Hypothetically, if Adrián does stay, it could set-up an interesting scenario, with both men vying for the right to be top dog in Slaven Bilić’s starting eleven.
However, it wouldn’t make sense to bring in someone of Joe Hart’s quality if we weren’t looking to utilise him, and although Adrián will stay in the hearts of many West Ham fans for years to come, it could be the best thing for both club and player to allow the cult hero to leave this summer.
Goals for this Season
- Back to basics
In todays modern game, it’s felt the main role for a goalkeeper is to operate as the eleventh man on the field, to alleviate the pressure on the back-four, by being able to command your box at all areas behind the defensive line.
Although Guardiola sent Hart out on-loan to learn that style of play from Europe’s modern-day keeper, we saw how miserably it failed when implemented under current City number one, Claudio Bravo in the Premier League last year.
On the flipside at West Ham, last season saw the demise of two outstanding shot-stoppers. Who, until last year found themselves in the form of their lives. Not a single performance went by where you couldn’t praise either Randolph or Adrián, for their match-winning capabilities.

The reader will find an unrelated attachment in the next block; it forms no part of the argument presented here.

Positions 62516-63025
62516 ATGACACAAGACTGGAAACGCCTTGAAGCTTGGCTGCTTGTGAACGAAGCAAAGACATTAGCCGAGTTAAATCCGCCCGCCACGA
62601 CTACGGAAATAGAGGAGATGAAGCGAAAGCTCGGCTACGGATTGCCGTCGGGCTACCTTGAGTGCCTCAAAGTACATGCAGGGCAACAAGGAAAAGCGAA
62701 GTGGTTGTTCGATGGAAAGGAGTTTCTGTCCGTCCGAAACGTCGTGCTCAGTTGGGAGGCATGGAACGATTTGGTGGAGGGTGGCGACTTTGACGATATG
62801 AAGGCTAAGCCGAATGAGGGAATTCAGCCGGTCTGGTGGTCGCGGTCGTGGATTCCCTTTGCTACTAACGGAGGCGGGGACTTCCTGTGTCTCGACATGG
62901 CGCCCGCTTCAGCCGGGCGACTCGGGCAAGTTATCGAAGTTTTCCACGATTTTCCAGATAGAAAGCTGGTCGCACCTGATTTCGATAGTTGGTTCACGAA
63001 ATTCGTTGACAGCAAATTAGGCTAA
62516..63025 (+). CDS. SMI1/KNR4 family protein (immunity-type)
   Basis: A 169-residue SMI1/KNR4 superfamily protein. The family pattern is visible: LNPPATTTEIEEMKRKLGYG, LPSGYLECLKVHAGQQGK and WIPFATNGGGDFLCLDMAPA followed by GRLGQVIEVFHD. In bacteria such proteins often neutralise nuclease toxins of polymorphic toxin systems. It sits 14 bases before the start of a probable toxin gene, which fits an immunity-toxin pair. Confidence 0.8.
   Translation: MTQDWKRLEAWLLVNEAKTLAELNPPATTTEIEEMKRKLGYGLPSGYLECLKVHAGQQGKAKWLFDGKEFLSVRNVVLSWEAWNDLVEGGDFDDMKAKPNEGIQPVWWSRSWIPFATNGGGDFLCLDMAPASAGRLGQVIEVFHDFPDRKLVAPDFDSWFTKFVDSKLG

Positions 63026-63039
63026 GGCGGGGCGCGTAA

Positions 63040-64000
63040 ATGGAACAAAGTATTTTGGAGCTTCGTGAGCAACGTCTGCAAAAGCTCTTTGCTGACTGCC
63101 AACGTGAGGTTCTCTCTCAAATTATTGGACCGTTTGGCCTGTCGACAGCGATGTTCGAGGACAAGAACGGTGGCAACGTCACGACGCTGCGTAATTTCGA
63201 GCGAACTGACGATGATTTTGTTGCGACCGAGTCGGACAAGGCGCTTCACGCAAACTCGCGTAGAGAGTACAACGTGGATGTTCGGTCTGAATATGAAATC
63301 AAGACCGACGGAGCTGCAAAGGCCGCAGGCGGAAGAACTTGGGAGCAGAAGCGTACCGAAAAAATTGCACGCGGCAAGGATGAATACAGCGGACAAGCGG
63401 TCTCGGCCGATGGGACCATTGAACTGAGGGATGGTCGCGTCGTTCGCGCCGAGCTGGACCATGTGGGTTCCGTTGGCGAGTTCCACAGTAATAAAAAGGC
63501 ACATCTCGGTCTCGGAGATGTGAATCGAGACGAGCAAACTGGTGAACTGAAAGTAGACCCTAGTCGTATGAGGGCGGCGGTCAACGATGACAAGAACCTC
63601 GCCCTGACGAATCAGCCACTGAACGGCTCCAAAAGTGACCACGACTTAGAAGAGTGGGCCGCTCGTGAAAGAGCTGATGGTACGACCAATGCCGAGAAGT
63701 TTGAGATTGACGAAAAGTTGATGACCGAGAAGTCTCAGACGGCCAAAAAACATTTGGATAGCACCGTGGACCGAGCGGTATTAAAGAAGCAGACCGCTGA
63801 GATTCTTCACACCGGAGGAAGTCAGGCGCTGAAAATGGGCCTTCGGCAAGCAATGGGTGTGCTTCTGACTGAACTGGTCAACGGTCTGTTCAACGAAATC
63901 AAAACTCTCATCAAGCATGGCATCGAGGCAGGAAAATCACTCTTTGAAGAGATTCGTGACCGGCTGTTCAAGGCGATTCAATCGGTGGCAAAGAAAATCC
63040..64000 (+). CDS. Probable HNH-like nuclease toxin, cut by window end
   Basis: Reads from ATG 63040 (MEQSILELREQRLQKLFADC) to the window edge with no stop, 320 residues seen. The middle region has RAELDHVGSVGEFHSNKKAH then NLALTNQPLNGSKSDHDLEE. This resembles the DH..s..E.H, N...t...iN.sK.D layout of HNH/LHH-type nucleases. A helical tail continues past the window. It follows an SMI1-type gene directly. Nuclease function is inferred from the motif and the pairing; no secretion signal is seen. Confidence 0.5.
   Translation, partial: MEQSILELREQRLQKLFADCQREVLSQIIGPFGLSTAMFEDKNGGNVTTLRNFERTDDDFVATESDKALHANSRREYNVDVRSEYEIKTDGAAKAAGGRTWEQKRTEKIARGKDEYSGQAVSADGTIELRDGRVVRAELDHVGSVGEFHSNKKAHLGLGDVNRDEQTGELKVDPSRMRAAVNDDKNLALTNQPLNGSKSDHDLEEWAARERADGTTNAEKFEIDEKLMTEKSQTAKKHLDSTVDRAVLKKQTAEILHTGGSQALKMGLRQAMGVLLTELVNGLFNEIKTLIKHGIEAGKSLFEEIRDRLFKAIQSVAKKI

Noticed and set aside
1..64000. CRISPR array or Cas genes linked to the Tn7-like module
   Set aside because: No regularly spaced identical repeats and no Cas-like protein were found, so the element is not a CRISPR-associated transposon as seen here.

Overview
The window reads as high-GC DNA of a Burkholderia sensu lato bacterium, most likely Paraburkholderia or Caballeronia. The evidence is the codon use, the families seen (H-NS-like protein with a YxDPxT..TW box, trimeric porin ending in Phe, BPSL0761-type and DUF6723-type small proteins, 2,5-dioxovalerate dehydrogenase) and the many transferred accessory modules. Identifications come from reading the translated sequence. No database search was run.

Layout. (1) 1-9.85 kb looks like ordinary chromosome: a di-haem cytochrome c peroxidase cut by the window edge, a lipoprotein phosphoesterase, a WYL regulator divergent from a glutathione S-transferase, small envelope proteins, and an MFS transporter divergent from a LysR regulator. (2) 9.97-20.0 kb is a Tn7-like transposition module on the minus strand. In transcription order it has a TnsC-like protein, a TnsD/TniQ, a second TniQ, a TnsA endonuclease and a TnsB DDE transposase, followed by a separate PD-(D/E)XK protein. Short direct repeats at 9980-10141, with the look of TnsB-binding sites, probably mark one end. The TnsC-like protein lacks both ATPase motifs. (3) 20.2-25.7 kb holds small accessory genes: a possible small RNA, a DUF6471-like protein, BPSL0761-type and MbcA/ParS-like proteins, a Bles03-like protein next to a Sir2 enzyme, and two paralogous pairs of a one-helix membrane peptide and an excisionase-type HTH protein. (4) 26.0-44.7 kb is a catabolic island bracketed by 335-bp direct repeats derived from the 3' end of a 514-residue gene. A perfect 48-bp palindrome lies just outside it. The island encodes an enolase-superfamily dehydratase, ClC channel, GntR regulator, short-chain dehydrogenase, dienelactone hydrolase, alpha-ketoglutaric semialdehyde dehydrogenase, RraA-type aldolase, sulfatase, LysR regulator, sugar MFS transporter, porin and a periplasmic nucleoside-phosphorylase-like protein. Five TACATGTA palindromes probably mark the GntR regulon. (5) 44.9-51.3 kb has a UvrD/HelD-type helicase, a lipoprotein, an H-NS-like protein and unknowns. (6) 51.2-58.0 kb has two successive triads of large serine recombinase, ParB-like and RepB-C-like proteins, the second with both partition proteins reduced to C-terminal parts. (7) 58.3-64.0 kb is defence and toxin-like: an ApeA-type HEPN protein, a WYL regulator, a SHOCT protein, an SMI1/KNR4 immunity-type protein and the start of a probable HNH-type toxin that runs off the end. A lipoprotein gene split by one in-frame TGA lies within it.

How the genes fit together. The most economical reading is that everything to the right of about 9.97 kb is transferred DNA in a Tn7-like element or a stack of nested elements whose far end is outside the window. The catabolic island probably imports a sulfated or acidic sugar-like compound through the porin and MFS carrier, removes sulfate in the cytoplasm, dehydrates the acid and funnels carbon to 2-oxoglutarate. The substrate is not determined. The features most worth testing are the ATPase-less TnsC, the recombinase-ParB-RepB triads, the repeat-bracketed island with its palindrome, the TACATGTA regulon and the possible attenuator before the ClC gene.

It’s been a difficult twelve months for anyone behind the sticks at West Ham, you feel for Joe to succeed this season he needs to forget about the different fancy distribution techniques required under Pep, force any doubts about his overall ability behind him, and embark on the next chapter of his career at West Ham.
By simply being himself, focusing on his natural game, returning to the basics and recapturing that same form that made him one of the most revered keepers of his generation, that’s the Joe Hart West Ham most desperately need.
- Be a leader
The most glaring deficiency in West Ham’s team last season felt like the overall lack of leaders, which, when you look at some of the names available to Slaven’s disposal last year, felt like a far cry from the actual truth.
Angelo Ogbonna, José Fonte, Mark Noble and Winston Reid are all natural born leaders on their day, however the gap between what should have been and what actually happened, felt like a strange commodity.
Whether we blame it on the grumblings of our first year at the London Stadium or a general lack of leadership, spanning from the ruptures left by Dimitri Payet’s departure, in prospect, what Joe Hart can offer West Ham going forward should excite an entire fanbase.
With the arrival of the City duo, both Pablo Zabaleta and Hart have always been the focal part of not only a title winning defence over the last decade in Manchester, but for their respective countries as well.
Their vocal presence has already been felt during West Ham’s pre-season tour of Austria and Germany, with an air of influence shown by the two leaders. Where last season felt like a lot of finger-pointing for mistakes made, if Joe can find his customary bellowing voice, it’s hard to see where a regimented defence makes the same mistakes that troubled us last time out.